November 2013 Monthly Meeting Summary
Test Automation Design in an Agile World - Roundtable discussion
Bring your agile project test automation experiences, challenges, successes, and questions to this meeting where we will discuss such topics as:
- How does test automation 'design' fit into the context of agile sprints?
- How is automation design different in agile projects vs 'big automation' efforts?
- What automation design considerations tend to be most important in agile project contexts?
- In an organization with multiple ongoing agile projects, what's the best way to implement/improve
automation design while avoiding duplicated efforts and meeting the needs of different projects?
- Experience reports and lessons learned
Took place on: Wed. November 13 2013 6:30 PM
At the start of the meeting some other potential sub-topics were listed:
Following are some of the comments made during the wide-ranging discussion:
- Considerations of 'Levels' of automation in agile: Unit/API/End-To-End va Small-Medium-Large
- Who is responsible for each level? Dev? Test? other?
- Design for each Level?
- Automation Tasks -points in stories? separate stories? separate tasks?
- Automation common/shared code - -points in stories - which ones? separate stories? separate tasks?
- Automation design and/or tasks - in which sprints? all? early? later sprints?
- On agile teams testers need wide skills including manual and automation skills
- A survey of participants revealed most were doing variations on 'true' agile
- Treatement of automation in within projects or within sprints varied; for some automation efforts were subtasks within sprints
- It was mentioned that what stage a project is in when autaomtion begins and what stage the automation is in may affect how
the automation is tracked/planned in project/sprint
- There was a suggestion of having a separate project/team for automation when a big effort is needed for automation to catch up to the
state of a project, and that they could be assigned sprint tasks or coulkd just provide services to the agile team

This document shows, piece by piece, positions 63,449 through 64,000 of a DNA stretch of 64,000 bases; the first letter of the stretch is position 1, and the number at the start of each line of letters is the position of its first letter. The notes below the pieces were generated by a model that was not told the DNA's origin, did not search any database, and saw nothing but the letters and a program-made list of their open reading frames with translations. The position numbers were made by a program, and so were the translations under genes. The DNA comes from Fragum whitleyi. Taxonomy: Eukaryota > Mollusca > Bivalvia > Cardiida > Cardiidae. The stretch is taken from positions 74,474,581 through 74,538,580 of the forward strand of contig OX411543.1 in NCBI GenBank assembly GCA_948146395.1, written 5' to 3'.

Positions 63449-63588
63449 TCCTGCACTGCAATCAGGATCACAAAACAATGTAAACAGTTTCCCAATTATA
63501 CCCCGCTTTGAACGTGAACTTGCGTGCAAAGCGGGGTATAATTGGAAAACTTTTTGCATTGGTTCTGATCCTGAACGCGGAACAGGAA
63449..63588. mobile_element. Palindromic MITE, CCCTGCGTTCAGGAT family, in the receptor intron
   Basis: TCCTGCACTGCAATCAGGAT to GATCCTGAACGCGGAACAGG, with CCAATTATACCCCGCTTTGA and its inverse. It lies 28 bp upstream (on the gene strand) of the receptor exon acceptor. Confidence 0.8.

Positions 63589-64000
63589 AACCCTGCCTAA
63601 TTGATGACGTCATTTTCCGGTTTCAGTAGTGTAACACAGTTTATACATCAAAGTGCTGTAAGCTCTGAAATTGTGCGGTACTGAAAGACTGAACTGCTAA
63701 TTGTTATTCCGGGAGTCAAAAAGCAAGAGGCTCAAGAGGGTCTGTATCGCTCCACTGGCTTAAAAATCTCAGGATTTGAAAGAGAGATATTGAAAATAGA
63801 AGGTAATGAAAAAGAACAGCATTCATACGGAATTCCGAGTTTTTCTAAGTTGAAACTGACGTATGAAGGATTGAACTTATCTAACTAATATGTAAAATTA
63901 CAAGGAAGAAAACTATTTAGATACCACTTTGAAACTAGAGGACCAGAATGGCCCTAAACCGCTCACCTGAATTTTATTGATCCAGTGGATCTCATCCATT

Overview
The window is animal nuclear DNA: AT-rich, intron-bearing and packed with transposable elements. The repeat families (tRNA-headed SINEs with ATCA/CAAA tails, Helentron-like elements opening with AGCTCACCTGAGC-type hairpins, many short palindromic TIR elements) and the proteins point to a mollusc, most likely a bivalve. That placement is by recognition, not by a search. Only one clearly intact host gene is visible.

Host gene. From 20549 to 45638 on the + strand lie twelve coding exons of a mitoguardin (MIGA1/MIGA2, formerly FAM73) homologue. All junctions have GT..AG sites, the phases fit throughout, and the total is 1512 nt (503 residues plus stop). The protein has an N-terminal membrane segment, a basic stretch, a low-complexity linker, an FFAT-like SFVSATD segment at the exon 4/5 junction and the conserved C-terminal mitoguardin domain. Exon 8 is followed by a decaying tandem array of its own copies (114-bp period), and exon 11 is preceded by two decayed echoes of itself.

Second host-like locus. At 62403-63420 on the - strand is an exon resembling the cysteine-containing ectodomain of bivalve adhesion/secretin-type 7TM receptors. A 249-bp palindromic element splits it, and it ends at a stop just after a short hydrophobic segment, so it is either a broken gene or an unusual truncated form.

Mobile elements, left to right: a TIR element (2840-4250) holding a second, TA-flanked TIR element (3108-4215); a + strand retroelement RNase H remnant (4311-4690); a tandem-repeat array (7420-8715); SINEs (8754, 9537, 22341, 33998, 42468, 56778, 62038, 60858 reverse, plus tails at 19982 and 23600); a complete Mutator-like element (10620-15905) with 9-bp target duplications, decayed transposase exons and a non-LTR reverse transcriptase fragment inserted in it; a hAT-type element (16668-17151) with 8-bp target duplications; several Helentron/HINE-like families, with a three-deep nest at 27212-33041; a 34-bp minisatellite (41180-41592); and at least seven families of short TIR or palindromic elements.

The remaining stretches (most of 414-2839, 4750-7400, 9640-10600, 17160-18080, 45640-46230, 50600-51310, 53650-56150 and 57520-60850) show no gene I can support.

- It was mentioned that for many organizations a big question is 'how to get started with automation' in agile
- A suggestion was to get product owners to request things like an automation framework or other items added as stories
- It was suggested that Automation often lags behind dev and is often best for regression; others indicated it was best if
dev and test work closely together on tasks such that automation is done simultaneously with development
- A point was made that agile works best when automated tests are run on every build
- Some assigned hours not points to tasks/stories in sprints
- It was pointed out that sprints don't have to be 2 weeks - suggestion was 2-6 weeks
- There was discussion around the designations of unit/API/integration testing vs small/medium/large and what those meant, including
how long it took to run automated tests
- It was mentioned that it was hard to run automated tests 'nightly' if project/organization teams were worldwide
- The approach may have a strong dependency on the size of the organization and the size of the automation project (eg, small
automated API tests, buildout of big automation framework, etc
- There was some dicussion of hwo to handle large shared automation efforts via scrum of scrums
- Some mentioned Technical Debt Sprints, with technical debt sometimes including automation
- A number of attendees felt that automation in agile was often a 'catch-up' effort
- Some said an approach that worked well was a completely separate team working on automation framework/infrastructure
- Design work can take place in a 'Sprint 0' (including automation design)
- Regarding choosing and learning automation tools, some suggested concept and proof of concept efforts and there was
discussion of how to go about that either within sprints or not; some suggested a 'Spike' agile story involving research
- There was discussion of 'hardening sprints' where at the end of a project there is a sprint to do 'clean up'/bug fixing;
some considered this a bad practice
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